Mom is still argumentative about the car and gives the caregivers fits about driving.

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Thanks y'all, here's the background/questions. My mom's dementia is undiagnosed. We originally hired caregivers for Dad, and then we all began to notice mom's decline. Her PA, (the only doc she'll see in their very small town) did a basic memory test in August and she failed tremendously. At that time we were trying to get help from him in stating NO MORE DRIVING, due to the # of "accidents" which she had. She still perseverates on the driving, keys are hidden but every time they go anywhere it's a problem. Some days she acquiesces somewhat amiably, but others is very vocal in her anger. She is on Xanax, and is given one on "driving days" as soon as she awakens. We have considered moving the car to another place on the property, but she is bothered when she can't see it. Also, considered selling it, but we would like the caregivers to have a car for transport that is comfortable for mom and dad and doesn't require them using personal vehicles for family business. The scenario of why she can't drive changes in her head, and she has visited all public officials in this little town to plead her case. They are all old friends of the family, and kindly tell her to accept being driven, and NO she can't drive herself unless she wants to end up in the pokey! She will laugh and accept it, but 20 minutes later at home, forgets she has spoken to anyone and it all starts over again.
Hope this is not too long, I could go on and on.
Thank you to anyone who has input. God bless,

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Here is what we did: Discussed with people who were to give her a license renewal and told them our concerns about her safety and safety of others. They called mother in for an interview and she failed every test they gave her. Ultimately they took her license away which gave me the leverage I needed to sell her car.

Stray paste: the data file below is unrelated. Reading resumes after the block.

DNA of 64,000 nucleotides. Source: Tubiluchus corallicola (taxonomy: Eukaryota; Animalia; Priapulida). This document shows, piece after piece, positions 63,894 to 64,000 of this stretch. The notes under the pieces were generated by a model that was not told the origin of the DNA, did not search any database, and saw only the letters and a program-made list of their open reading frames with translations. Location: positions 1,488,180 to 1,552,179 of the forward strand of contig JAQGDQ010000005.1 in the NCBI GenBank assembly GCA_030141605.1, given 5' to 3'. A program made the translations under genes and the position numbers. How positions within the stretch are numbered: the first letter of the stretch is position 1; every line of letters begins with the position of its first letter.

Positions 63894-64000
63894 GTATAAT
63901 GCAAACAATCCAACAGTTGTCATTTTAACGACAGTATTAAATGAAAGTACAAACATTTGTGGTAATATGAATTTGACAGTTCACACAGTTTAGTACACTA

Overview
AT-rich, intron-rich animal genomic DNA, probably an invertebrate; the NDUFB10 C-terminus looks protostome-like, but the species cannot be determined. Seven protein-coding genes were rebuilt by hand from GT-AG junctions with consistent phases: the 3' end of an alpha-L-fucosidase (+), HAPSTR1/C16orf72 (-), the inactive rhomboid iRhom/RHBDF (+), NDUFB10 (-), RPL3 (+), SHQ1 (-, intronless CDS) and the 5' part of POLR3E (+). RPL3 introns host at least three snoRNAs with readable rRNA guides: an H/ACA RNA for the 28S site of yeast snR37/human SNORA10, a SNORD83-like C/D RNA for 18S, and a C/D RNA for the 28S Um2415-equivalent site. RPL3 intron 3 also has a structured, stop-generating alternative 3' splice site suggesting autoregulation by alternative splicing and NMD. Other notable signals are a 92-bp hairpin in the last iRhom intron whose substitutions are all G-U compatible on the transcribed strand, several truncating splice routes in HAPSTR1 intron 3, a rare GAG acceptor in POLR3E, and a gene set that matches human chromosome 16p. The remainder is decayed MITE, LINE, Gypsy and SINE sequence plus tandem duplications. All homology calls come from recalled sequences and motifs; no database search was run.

This did not stop her daily insistence that she needed her car, nor did it stop the stories she made up for why she needed to drive. What it did do was give me a piece of paper that I could give to her that showed her she was no longer able to drive and then I remind her how lucky she is to have a personal chauffeur (me) to take her anywhere she wanted to go. That usually stops it for that day. :-)
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My parents primary care physician requires a driver's exam from a state certified examiner any time a patient exits skilled care back to assisted or independent living. That required dad to take the test, which he failed. Then mom took the test and failed. The examiner notified the BMV and the physician's statement specified NO MORE DRIVING and NO RE-TESTING. Thank goodness. Of course they forget-so I put a "club" anti-theft device on the car. It's available at their AL community when I need a larger vehicle to chauffeur them around, but they can't drive it. I tell them it's to keep someone from stealing their car.
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We used my mom's inability to drive (she recognized herself that she no longer felt alert enough to drive) to convince her to move from her suburban house with no sidewalks, no public transport, to an independent living situation. So, good deal all around. Yes, get the docs, DMV, the police involved. Dont' let parents personalize this.